Here is part two of my series on submitting your manuscript to editors and agents. If you missed part one about your hook, proper grammar, and to be verbs, then you can check it out here. It is based on an email I received from an editor of High Hill Press, David Kirkland, and some of the common mistakes he sees in submissions. I have seen similar mistakes in contest entries and editing jobs. Okay, enough introduction–now on to part two, which starts with backstory.
Backstory can be that annoying fly on the wall that's saying you have to deal with me somehow, so how are you going to do it? The thing about backstory is the reader only needs to know enough to understand the story at that point. If it is important that the reader knows the main character went on a hunger strike for 30 days in 1972 in order to understand the story, then you must reveal that fact, even though it happened before the story starts.
But if this same character has had five dogs in his life, all bulldogs–this backstory fact may not be important to understand the story. As the author, you might think that is interesting and quirky about your character, but you can not bog down the action of the story with the backstory.
Backstory has to be woven in naturally. Ha! I know what you are thinking. How is that even possible? This is where reading some of your favorite books comes in handy, especially if you own copies, and you don't mind highlighting them. Learn from your favorite authors. Every time you read backstory about a character, highlight it.
Then go back and see how the author balanced the current day story with backstory and how he revealed it–was it through dialogue? Inner thoughts? A short passage of description? What you will probably notice is that the author did not include pages upon pages of backstory, a lot of flashbacks, or dreams to reveal the information readers need to know. Those techniques are not used much, are considered cliche, and often called an info dump.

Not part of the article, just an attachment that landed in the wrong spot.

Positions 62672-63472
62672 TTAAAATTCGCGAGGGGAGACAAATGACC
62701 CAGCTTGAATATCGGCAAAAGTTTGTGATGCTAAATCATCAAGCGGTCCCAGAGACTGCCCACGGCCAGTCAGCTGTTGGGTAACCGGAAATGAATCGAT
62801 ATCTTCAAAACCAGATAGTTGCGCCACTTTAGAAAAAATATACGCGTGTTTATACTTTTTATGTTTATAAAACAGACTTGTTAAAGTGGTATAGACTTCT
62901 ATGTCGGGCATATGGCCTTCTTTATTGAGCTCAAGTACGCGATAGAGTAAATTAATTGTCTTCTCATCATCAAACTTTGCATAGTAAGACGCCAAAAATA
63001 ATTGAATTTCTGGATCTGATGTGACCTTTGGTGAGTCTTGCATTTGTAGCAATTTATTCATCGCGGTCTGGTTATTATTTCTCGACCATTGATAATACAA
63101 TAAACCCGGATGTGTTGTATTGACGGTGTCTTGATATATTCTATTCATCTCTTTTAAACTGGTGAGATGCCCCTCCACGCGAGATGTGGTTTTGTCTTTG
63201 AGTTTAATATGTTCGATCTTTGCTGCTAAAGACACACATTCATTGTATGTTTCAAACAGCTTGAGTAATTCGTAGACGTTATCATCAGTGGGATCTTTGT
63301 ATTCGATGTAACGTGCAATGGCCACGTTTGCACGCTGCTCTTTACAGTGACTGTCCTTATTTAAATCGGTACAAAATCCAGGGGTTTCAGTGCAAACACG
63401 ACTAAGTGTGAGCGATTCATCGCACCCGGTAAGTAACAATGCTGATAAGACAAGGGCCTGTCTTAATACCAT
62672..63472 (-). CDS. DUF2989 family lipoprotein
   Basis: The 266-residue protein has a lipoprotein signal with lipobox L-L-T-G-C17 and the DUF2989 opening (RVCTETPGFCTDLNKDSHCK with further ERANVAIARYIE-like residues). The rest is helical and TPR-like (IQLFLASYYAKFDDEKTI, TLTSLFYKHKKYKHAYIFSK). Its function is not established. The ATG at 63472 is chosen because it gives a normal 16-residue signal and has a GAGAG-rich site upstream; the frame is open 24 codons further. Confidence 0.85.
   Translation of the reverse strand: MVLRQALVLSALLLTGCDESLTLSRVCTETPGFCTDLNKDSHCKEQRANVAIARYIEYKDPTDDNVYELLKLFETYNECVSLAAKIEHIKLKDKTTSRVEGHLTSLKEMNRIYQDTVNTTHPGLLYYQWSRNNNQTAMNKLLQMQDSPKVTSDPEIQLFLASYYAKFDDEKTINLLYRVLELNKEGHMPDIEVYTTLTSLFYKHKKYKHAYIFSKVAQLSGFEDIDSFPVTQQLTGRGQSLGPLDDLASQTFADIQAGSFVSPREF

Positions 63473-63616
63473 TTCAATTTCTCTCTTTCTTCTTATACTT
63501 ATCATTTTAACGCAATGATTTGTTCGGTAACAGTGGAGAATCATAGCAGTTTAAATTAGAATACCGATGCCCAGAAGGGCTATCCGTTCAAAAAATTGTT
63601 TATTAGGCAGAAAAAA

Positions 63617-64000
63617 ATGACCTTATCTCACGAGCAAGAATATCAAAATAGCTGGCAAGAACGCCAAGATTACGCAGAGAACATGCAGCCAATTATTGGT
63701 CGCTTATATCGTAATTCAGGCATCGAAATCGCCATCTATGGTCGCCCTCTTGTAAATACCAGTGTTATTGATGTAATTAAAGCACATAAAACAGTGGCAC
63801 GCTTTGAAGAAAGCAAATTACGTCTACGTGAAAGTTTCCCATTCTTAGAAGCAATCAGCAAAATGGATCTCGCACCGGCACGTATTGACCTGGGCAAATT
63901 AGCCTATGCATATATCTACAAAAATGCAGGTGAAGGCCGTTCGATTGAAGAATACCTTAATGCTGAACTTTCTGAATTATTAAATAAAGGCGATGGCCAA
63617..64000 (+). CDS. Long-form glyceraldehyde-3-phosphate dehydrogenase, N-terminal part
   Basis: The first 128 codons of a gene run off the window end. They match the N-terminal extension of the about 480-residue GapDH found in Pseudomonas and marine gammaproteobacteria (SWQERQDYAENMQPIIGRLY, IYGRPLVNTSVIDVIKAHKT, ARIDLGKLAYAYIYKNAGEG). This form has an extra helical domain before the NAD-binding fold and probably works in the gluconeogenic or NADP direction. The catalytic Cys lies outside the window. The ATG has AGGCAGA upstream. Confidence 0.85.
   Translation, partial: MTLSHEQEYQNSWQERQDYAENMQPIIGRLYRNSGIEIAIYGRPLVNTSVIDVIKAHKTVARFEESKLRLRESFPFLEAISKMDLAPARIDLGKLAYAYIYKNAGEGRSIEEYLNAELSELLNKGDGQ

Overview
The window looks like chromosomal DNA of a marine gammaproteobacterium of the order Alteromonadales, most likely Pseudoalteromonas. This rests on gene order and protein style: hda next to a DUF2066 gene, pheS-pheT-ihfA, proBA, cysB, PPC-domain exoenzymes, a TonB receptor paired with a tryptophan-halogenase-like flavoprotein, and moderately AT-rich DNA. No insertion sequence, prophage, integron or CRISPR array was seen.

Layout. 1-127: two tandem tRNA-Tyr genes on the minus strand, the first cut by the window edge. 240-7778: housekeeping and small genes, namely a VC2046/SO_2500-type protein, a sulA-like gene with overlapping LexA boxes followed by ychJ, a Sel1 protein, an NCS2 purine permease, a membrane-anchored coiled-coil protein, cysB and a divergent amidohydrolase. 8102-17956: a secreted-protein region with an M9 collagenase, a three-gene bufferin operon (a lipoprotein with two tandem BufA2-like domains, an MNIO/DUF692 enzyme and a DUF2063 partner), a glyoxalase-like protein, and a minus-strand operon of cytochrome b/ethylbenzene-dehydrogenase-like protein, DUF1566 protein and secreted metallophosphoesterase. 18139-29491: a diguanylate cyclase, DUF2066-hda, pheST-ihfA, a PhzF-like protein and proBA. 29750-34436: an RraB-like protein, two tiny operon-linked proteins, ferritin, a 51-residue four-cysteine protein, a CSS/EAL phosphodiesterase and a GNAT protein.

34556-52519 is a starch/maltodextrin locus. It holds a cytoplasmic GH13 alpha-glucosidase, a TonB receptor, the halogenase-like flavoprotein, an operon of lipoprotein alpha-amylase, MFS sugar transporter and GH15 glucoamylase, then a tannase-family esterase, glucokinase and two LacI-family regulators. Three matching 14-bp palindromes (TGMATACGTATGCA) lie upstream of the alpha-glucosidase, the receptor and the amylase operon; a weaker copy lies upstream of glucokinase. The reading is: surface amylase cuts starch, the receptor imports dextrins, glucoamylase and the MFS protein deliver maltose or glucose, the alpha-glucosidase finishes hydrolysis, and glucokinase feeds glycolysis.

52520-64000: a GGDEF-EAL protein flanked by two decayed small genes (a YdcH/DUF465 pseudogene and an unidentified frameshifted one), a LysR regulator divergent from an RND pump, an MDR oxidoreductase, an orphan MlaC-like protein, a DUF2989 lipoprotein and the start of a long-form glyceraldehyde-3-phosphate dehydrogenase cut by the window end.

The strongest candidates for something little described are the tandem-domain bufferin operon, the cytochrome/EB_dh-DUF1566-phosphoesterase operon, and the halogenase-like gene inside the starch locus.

This brings me to the prologue. Do you need a prologue? Agents and editors say that they don't like prologues, and they don't read them. However, you know as well as I do, that prologues are found in published books all the time, including those in recent years. So what gives? If you absolutely feel like you must use a prologue, then make sure it is short and there is a point–such as the reader could not understand this book without the prologue.
Also read some information about prologues. It is all over the Internet, on writers' blogs everywhere. So take some time to read about them. Finally ask yourself and maybe your critique partners: do you absolutely think I have to have this prologue?
David said this about prologues: “Generally, it is a massive info dump, and it delays getting into the story. It is set in the past, which is inherently less interesting since whatever troubles that were immediate right then have passed since we are now in the present.”
If you have too much backstory in your first ten pages or you have included a prologue that does not do its job, then you will probably have trouble getting a yes from an agent or editor. Think about this through your entire book, but especially while writing the beginning.
Margo L. Dill is a writer, editor, teacher, and published author, living in St. Louis, MO. She blogs on a regular basis about being a single mom and writing athttp://www.margoldill.com, where you can also find a list of her children's books. She teaches novel writing for WOW!, and you can find her class here.
photo above by Guudmorning! on flickr.com
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